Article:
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Session 44 - Double Stars.
Display session, Thursday, January 08
Exhibit Hall,

[44.15] Spectroscopy of Globular Cluster Binaries in 47 Tucanae and NGC 6397 with the HST/FOS

P. D. Edmonds (SAO), C. D. Bailyn (Yale U), H. N. Cohn (Indiana U), A. M. Cool (San Francisco State U), R. L. Gilliland (STScI), J. E. Grindlay (HCO), M. Livio (STScI), P. M. Lugger (Indiana U), G. Meylan (ESO), L. D. Petro (STScI)

The study of binary stars and their progeny in globular clusters has been greatly advanced by the imaging and spectroscopic capabilities of HST. We continue this work by reporting Faint Object Spectrograph (FOS) observations of compact binaries in the cores of the dense globular clusters 47 Tucanae and NGC 6397. Using G570H observations we show that a fourth cataclysmic variable (CV) candidate in NGC 6397 has similar properties to the three already known in this cluster, strengthening the hypothesis that these stars all belong to a single class of objects (possibly magnetic CVs). Observations of the brightest of these stars with G160L and the red FOS prism show a significant UV excess but, surprisingly, no strong UV emission lines. By contrast, both UV excess and UV emission lines are found for a 47 Tuc dwarf nova in quiescence, along with weak Balmer emission lines. We also analyze red FOS prism and G570H spectra of other interesting 47 Tuc binaries, including a possible pre-cataclysmic variable (with UV excess and variability but no emission lines) and AKO9, an unusual eclipsing binary known to undergo dramatic UV outbursts. Finally, we analyze G570H spectra of a blue non-variable star in NGC 6397 representing a possible new class of cluster stars with properties reminiscent of white dwarfs. These stars could result from the stripping of red giant envelopes in binary systems. Overall, our results emphasize the exotic outcomes of stellar interactions and binary evolution in the dense stellar environment of globular cluster cores.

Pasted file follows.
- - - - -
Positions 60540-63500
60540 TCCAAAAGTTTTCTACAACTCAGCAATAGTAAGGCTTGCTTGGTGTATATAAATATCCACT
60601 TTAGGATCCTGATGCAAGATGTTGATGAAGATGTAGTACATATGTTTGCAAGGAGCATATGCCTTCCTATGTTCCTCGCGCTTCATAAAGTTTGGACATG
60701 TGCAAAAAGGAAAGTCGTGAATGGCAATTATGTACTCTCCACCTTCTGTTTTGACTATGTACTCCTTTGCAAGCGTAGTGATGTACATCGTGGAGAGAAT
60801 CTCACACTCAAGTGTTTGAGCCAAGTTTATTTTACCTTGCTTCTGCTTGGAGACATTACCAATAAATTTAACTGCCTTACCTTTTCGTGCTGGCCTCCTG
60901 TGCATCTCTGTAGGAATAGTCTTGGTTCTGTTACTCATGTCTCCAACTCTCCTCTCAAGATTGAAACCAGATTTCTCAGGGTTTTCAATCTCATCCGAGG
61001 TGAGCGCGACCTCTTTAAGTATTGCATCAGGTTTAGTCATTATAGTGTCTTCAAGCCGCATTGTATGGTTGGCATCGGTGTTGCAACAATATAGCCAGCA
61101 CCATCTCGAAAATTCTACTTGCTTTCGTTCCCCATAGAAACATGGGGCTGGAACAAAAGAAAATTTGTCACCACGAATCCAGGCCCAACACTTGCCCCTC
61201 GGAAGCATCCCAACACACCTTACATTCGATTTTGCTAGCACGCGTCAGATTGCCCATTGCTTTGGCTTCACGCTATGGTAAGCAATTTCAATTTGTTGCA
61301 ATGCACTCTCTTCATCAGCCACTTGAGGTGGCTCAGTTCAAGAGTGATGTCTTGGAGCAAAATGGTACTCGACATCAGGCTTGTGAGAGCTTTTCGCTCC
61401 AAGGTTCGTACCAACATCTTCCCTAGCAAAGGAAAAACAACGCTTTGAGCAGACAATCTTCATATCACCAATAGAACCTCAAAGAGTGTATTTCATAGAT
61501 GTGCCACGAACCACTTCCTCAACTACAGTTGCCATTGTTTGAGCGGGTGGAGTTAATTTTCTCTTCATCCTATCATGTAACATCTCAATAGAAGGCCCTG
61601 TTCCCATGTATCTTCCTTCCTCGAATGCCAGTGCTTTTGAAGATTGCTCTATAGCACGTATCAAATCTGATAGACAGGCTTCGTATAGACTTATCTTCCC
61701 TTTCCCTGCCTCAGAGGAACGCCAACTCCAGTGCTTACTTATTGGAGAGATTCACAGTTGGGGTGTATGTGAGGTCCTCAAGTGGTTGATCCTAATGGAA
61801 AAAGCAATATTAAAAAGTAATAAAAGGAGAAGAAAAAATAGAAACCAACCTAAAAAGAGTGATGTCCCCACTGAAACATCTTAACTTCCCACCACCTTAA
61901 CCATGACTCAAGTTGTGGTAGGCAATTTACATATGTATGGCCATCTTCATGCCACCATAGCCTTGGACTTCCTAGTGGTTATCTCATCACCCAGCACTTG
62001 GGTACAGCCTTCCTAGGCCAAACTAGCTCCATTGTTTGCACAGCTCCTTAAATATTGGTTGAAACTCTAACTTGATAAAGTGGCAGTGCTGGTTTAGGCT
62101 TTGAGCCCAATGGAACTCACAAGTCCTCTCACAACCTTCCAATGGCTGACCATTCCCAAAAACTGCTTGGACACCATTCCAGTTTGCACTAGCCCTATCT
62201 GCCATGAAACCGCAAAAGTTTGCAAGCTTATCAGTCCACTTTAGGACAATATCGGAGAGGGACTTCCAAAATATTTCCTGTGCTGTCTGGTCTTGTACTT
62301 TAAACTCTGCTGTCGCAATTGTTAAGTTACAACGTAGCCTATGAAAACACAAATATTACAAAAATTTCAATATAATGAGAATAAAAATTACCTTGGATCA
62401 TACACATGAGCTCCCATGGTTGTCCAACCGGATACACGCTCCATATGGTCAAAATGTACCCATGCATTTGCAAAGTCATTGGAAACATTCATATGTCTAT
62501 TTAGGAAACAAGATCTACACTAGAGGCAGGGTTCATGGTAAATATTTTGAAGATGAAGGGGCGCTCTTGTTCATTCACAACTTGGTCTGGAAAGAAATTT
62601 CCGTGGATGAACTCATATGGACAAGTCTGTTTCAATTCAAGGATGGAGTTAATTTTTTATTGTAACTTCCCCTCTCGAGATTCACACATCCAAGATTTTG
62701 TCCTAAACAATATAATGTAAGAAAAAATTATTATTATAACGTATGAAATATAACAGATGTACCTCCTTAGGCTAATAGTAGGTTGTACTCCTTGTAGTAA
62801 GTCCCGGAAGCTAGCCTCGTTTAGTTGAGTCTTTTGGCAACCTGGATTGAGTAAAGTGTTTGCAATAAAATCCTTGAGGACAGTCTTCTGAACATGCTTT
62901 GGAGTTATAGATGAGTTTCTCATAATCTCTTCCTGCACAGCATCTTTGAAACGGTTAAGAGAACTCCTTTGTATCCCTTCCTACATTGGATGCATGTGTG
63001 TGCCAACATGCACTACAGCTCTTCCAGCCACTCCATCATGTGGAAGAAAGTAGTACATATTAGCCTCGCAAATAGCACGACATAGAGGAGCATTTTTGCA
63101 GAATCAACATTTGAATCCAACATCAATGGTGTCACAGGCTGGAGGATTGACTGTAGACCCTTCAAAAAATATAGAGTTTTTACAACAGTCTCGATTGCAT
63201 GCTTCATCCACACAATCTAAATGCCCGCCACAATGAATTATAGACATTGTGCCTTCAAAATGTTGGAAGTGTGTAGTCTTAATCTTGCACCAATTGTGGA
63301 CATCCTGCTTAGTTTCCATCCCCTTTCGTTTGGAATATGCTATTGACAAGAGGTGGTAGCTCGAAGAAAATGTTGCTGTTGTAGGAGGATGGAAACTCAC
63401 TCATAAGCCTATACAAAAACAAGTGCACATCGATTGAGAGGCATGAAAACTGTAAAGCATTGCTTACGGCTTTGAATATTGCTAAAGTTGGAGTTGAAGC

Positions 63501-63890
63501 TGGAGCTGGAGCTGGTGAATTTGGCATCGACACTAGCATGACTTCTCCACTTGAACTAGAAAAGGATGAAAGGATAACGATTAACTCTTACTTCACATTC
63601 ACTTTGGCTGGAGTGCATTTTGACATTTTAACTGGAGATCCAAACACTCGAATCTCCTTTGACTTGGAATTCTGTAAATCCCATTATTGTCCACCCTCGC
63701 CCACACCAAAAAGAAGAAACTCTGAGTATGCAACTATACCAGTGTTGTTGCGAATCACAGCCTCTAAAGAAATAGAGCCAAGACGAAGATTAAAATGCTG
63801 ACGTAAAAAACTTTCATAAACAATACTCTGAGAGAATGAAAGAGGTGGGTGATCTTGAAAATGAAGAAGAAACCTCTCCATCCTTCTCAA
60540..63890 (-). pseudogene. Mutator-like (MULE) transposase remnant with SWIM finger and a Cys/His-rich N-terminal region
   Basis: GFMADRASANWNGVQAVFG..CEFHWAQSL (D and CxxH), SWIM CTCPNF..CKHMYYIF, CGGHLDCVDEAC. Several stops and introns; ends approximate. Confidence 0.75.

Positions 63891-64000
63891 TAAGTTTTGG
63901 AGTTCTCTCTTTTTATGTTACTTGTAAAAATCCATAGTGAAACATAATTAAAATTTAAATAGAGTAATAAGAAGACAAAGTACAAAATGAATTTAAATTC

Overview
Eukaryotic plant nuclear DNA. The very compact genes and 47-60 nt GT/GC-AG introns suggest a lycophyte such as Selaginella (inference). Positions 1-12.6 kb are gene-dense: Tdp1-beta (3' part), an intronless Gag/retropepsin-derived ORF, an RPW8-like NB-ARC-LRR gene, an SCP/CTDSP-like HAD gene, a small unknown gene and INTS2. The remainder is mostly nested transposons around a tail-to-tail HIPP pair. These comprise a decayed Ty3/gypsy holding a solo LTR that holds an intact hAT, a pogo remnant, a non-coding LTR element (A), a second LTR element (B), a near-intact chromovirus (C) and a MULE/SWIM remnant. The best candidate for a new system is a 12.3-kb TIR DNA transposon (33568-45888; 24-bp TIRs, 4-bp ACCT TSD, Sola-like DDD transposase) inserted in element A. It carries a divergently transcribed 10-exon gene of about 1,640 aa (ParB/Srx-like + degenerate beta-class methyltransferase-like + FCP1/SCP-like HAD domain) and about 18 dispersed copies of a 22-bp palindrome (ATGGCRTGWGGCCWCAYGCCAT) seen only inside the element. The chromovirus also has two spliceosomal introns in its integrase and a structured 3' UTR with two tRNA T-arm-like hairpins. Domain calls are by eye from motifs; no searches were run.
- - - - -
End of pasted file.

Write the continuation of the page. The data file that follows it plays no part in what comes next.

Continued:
Program listing for Thursday